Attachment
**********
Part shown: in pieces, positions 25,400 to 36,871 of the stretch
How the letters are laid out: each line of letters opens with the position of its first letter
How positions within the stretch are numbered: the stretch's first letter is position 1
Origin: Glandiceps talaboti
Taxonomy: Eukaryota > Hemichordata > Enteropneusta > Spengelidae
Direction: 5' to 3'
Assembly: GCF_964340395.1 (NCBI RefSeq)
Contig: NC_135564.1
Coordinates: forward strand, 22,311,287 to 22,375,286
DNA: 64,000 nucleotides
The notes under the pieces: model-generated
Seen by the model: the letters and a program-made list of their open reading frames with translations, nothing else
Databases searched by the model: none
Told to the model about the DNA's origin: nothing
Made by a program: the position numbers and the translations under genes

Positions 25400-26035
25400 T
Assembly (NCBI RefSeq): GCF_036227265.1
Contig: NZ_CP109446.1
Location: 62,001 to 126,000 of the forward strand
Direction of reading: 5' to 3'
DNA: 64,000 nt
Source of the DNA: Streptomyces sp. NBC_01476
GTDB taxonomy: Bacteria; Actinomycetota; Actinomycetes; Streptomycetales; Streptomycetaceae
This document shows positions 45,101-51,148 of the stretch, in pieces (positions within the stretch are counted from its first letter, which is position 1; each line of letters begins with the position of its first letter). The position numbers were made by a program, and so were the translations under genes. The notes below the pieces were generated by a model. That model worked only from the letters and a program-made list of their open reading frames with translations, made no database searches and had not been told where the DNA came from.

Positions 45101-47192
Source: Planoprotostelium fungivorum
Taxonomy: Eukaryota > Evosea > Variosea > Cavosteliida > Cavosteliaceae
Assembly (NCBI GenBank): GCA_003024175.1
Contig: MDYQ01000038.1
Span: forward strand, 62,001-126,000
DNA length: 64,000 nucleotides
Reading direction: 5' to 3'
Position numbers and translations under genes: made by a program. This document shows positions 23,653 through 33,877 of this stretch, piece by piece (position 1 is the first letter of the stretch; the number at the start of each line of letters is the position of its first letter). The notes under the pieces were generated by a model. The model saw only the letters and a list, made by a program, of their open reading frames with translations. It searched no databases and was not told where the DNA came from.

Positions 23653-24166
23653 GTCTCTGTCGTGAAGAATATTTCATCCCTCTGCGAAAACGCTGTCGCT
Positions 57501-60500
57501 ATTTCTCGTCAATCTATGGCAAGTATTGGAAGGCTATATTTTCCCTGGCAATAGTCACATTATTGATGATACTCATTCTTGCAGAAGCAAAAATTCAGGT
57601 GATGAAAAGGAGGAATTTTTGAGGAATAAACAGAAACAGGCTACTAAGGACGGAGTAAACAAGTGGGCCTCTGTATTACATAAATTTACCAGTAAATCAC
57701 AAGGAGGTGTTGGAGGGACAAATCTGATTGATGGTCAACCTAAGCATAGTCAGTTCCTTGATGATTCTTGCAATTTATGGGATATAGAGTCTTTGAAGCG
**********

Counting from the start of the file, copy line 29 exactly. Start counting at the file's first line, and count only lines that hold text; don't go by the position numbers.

Assembly (NCBI GenBank): GCA_003024175.1